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Why Do Young Republicans Look So Old?

A popular adage ascribed to more politicians than I care to count holds that ideology has much to do with age: “If you aren’t a liberal when you’re young, you have no heart, but if you aren’t a conservative in middle age, you have no head.” What’s the College Republican then to do?

Somehow speed up the process of reaching their flabby 40s.

There are divergent theories of how, for example, Sen. Ted Cruz can be younger than Gwen Stefani yet seem old enough to have been her high school algebra teacher. Some believe that the sheer hate and rage it takes to peddle right-wing opinions make your face and body break down faster. In my view, the converse could be just as true: Perhaps having always resembled a turtle-human mutant hybrid is what fuels the vindictive resentment of conservative policies in the first place. Whatever the phenomenon, we arrive at the same outcome: Eventually you have a corpse-like Steve Bannon wearing three collared shirts under a vintage bomber jacket to keep his mottled lizard skin from sloughing off in a single piece. Could Jack Palkovic of the Berkeley College Republicans be headed down that same road? Here he is shaking hands with white supremacists, looking like he just locked them into an Orlando timeshare deal.

The MAGA hat ages him even more. I swear this guy has a couple grandkids.

And here’s Harlan Z. Hill, a GOP consultant and commentator always eager to remind you that he’s a millennial, maybe so you don’t mistake him for Lou Dobbs after an acid peel. Care to guess when he was born? No, I’ll just tell you: 1990. He’s all of 27 years old.

But hey, it’s not just America’s young reactionaries skipping decades. Check out these Aussie weirdos going for distinctly non-youthful aesthetics in a TV appearance:

The trope is so ingrained that the Onion capitalized on it with a video segment titled “GOP Maintains Solid Hold On Youth That Already Look Like Old Men.”

I think it’s important to note, however, that these guys don’t simply look old — they look old in a young way, as if caught between puberty and a Gold Star Executive membership at Costco. If you study them closely, you notice the pimples and the patchiness of their beards. They’re actually working at this presentation. No, 32-year-old Stephen Miller probably isn’t going bald on purpose or bathing himself in toads to get that perpetual clammy sheen, but I wouldn’t be shocked to learn that a Trumpian 20-something secretly envies the “gravitas” of his decay:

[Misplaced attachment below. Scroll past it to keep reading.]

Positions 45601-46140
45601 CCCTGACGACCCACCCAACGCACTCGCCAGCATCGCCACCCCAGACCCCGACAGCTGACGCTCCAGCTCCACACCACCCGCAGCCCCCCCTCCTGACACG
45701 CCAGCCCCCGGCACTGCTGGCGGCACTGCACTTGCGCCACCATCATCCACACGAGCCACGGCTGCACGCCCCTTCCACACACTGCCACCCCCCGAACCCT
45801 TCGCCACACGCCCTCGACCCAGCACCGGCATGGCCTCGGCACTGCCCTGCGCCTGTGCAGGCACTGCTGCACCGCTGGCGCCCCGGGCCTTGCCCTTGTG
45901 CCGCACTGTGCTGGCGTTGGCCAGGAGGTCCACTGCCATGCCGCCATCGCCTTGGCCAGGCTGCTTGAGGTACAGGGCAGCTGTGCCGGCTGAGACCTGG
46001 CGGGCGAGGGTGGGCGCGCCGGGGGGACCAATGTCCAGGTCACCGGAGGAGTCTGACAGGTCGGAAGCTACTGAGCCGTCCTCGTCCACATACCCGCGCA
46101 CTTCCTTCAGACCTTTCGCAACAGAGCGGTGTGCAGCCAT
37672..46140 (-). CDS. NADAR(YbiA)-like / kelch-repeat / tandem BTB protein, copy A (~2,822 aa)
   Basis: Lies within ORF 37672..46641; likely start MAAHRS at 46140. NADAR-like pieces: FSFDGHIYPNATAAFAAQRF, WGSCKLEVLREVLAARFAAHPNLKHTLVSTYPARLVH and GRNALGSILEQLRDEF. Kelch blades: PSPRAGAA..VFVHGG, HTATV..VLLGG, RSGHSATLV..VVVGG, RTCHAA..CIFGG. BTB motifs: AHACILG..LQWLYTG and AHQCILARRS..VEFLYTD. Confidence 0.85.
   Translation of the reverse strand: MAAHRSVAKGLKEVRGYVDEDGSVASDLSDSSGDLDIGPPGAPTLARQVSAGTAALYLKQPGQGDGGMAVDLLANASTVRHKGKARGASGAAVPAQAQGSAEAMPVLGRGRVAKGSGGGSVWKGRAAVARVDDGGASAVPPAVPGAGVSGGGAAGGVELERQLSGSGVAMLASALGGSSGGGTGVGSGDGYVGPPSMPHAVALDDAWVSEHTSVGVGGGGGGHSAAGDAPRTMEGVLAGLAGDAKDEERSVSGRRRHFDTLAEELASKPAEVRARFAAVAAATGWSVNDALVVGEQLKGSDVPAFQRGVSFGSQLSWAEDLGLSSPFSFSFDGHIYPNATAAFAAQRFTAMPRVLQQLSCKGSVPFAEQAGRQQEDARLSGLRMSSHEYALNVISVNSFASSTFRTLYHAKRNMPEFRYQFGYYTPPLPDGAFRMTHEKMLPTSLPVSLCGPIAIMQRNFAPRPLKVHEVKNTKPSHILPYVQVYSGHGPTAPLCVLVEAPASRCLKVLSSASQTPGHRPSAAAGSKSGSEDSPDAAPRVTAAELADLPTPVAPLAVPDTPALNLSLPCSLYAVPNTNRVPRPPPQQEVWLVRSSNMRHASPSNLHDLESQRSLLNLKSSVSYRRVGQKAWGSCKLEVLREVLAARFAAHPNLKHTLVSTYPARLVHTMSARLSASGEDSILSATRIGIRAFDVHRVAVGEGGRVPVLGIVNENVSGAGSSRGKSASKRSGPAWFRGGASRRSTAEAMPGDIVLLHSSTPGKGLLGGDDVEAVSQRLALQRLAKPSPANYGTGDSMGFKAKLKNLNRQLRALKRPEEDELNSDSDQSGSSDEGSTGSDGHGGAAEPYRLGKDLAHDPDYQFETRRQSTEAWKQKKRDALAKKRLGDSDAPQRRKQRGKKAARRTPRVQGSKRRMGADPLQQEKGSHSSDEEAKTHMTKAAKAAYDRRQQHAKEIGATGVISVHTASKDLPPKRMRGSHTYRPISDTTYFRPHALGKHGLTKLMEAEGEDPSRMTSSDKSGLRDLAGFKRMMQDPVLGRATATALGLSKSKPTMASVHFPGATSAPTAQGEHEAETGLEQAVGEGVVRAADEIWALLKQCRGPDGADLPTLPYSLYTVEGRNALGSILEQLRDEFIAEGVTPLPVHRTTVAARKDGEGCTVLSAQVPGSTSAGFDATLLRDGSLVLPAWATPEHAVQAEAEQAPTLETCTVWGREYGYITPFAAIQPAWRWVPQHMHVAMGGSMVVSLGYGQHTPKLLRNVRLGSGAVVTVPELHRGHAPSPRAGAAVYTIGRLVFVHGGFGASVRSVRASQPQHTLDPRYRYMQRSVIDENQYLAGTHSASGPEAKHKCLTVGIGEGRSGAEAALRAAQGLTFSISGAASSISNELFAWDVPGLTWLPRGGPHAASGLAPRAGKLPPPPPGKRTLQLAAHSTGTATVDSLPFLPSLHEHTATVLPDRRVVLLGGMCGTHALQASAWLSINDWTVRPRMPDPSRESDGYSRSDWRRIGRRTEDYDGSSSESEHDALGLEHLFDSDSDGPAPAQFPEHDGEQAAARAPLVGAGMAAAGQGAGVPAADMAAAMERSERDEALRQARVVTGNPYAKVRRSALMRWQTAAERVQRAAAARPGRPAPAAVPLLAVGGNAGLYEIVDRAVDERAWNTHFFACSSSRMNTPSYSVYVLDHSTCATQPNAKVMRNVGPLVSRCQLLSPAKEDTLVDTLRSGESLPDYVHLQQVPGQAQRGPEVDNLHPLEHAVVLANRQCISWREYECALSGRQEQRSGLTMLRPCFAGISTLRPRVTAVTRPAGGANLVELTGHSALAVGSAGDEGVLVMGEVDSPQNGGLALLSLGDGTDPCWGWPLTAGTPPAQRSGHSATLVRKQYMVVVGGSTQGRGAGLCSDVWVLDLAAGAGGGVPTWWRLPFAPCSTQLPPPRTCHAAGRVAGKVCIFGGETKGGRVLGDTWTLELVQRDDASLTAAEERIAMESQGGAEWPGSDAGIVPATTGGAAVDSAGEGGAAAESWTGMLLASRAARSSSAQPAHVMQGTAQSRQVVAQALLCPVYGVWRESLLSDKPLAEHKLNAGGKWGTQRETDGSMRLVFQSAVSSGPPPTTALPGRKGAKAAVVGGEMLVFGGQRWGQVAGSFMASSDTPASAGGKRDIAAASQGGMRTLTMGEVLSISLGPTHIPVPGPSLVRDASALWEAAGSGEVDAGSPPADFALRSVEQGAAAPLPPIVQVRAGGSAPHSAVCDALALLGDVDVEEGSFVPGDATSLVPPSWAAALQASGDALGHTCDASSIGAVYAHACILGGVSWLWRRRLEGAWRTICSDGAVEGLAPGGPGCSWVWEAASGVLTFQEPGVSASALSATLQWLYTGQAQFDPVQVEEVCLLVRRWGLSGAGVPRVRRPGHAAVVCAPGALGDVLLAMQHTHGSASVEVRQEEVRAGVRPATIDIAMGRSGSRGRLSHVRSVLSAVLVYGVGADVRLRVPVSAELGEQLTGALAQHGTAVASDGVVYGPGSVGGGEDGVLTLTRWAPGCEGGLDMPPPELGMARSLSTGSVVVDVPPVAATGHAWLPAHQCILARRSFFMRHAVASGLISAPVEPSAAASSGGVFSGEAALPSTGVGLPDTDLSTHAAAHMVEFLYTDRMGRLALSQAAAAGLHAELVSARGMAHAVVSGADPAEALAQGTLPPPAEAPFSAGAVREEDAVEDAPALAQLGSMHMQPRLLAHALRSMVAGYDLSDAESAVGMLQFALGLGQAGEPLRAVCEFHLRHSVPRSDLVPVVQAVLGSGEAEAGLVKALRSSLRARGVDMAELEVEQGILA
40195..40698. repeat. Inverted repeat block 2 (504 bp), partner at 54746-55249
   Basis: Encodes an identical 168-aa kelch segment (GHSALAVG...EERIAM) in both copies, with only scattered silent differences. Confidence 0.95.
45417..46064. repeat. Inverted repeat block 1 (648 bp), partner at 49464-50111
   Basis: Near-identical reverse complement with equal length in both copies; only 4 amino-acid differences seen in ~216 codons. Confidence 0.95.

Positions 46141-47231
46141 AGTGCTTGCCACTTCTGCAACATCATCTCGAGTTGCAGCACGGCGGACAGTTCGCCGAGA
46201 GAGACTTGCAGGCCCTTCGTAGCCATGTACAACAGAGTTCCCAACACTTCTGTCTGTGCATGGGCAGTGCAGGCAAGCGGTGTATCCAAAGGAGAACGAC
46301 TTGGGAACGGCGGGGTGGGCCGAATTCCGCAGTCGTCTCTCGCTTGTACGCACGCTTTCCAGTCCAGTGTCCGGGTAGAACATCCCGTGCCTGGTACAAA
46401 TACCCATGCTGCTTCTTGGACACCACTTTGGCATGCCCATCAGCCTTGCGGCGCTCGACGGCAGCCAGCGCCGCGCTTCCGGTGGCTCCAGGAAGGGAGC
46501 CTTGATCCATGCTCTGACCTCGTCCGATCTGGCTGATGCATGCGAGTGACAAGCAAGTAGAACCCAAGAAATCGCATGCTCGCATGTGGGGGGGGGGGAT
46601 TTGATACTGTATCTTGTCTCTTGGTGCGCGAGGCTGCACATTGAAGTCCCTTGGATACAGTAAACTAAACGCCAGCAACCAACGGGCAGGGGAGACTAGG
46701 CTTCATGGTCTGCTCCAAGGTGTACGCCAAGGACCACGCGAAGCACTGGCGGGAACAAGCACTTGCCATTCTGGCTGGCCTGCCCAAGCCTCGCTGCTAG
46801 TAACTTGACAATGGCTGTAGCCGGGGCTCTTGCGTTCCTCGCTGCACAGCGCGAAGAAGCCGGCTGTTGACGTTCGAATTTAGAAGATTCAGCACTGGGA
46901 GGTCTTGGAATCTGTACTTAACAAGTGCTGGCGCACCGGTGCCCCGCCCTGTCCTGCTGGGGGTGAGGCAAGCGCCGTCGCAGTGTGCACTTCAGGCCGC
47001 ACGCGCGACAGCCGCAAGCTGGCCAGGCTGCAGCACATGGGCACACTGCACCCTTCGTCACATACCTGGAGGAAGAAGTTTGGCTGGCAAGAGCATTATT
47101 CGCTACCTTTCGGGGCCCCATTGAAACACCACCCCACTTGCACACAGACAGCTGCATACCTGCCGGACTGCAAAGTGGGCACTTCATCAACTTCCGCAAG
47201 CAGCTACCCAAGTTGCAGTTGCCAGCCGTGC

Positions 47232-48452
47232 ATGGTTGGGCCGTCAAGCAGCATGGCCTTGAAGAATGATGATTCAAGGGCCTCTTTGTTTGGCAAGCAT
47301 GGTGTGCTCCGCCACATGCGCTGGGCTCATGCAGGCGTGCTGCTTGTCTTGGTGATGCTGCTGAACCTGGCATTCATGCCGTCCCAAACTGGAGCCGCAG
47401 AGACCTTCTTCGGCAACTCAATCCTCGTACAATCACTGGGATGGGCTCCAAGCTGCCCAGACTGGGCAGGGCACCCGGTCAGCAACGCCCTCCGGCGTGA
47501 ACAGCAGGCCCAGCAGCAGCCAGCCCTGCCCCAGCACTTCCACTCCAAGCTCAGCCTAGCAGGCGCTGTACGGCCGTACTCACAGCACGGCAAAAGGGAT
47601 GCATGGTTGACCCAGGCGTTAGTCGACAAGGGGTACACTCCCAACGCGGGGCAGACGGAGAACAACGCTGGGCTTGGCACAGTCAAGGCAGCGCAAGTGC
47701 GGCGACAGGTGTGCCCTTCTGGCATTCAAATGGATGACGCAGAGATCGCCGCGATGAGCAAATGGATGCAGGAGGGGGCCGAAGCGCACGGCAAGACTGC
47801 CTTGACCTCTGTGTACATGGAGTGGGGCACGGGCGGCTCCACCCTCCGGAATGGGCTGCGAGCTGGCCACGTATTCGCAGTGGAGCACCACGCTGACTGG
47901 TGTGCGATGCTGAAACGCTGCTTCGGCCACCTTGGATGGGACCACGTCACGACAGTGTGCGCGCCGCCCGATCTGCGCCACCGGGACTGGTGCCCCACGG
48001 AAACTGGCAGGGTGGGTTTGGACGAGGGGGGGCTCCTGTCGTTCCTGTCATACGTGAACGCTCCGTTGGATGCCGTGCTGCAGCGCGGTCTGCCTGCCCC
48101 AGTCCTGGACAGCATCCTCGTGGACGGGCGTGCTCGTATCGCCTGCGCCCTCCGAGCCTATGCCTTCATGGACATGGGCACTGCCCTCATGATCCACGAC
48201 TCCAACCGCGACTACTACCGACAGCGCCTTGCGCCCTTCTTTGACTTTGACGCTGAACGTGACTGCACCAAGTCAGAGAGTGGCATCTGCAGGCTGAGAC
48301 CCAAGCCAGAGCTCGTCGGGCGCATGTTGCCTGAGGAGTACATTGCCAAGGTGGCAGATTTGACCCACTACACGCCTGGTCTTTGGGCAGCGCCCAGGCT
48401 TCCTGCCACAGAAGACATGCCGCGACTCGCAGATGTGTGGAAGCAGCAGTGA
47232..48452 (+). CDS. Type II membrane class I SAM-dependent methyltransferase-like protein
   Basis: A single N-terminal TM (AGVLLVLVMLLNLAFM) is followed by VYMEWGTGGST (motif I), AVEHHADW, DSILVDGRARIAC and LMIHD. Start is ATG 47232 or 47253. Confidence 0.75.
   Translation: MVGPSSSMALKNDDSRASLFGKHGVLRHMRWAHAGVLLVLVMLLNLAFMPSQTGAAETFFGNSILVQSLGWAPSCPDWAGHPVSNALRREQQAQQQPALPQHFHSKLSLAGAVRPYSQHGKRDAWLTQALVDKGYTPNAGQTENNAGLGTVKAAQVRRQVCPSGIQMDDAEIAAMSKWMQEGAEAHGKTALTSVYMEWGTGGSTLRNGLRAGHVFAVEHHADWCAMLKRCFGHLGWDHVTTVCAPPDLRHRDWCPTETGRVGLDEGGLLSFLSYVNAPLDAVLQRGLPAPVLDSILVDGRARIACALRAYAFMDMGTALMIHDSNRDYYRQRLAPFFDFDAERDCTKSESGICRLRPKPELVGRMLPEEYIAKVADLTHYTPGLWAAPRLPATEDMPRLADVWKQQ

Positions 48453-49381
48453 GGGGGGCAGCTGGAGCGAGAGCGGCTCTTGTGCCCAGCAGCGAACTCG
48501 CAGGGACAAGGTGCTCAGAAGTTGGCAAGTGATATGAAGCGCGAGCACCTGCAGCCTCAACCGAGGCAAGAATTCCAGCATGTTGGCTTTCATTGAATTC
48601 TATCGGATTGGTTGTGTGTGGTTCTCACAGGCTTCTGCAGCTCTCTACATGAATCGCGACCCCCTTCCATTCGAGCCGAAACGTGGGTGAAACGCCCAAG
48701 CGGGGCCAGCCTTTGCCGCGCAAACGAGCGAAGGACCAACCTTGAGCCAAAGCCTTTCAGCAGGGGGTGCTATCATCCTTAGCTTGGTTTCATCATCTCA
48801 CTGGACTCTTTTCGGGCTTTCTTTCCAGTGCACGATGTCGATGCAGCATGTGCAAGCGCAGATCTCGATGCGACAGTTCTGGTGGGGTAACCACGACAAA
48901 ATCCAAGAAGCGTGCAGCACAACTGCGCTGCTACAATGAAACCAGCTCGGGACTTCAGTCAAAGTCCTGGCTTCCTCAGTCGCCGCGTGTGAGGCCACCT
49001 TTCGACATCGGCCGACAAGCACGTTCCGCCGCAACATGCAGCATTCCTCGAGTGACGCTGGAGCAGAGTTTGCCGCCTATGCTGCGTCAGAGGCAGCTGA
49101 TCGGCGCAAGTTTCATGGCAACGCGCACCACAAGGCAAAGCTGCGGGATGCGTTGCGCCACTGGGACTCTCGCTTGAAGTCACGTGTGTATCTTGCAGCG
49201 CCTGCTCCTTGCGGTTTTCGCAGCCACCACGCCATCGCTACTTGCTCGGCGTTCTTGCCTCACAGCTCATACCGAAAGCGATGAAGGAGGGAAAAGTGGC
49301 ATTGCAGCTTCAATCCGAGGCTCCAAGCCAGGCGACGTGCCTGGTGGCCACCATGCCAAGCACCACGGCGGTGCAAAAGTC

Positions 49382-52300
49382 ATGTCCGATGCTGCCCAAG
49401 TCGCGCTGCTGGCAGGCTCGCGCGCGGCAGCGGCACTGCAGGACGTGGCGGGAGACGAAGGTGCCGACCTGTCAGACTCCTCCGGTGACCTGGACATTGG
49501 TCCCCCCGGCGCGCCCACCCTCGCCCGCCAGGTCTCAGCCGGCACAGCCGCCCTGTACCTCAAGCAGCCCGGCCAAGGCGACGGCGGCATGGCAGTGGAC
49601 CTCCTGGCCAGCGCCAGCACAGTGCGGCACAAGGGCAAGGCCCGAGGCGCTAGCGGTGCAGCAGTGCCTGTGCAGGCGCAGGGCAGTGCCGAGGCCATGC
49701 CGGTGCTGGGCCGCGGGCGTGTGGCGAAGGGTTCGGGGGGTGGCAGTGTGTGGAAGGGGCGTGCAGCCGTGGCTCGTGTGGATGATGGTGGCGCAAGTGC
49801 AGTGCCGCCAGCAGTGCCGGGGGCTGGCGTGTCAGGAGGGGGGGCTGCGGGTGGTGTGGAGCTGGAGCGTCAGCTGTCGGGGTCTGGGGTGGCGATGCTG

As you’ve no doubt gleaned from experience, or some of the examples above, an essential element of the young conservative’s aging process is the wardrobe: the Polo shirts and khakis, Brooks Brothers suits, sweater vests, bow ties, etc. A YouGov survey of how political affiliation corresponds to clothing found that the Republican youth is less interested in following or creating trends — preferring “classic” ensembles — and less diverse in their garb overall: Just as party functionaries fall in line, they fall into a conformist uniform. Refusing to change with the times, they embrace outdated styles.

I reached out to more than a dozen young and college-aged conservatives on Twitter and Reddit to ask how what they wear communicates their values. None replied. Well, one did, but when I started asking how his sense of fashion evolved, he went quiet. Stylist Todd Hanshaw, however, was happy to explain the sartorial effect that teen and twentysomething conservatives seek. The short answer, he wrote in an email, is that they’re following the advice to “dress for the job you want,” leaning into the square tastes of a right-wing think tanker or Fox News pundit. “Everyone wants to be ‘cool,’” he says, “but the definition of ‘cool’ varies greatly for each individual.” Too right.

The longer answer, Hanshaw explains, is that Americans in general “aren’t as concerned with, nor do they develop, an individual style,” and just a small percentage elevate taste or spark new trends. “Americans tend to follow what they aspire to and don’t think how it looks on them, just that they look like their idol or the person they aspire to be,” he continues. “The young conservatives wouldn’t be taken seriously if they were wearing Gareth Pugh or Rick Owens.” The whole not-caring-if-a-look-works-for-you problem would certainly explain Trump’s rumpled vibe, which Hanshaw described as “unpolished, unfinished and unappealing” in spite of the conservative suits and ties he favors. Likewise, GOP millennials seem more concerned with having the right kind of clothes, not whether they actually fit. The dissonance only heightens the age confusion.

In sum, Hanshaw said, the young Republicans “are dressing to fit in and not disrupt — to be accepted instead of being applauded. In other words, they dress like this because they don’t know better. Hopefully, they’ll come to their senses before they get to positions of power.” Perhaps it’s that straining effort to project themselves into those positions — as the future masters of government — that allows us to search their faces and see the old assholes they yearn to become.

For now, though, these potential mugs are trapped behind unsettling masks of naiveté, struggling toward the destined cracks and wrinkles. The shuddering jowls are still baby fat. The eyes haven’t yet sunk entirely into their leathery pits. The punishments of time are there, though, waiting for fruition.

Suppose that cabinet job is worth it.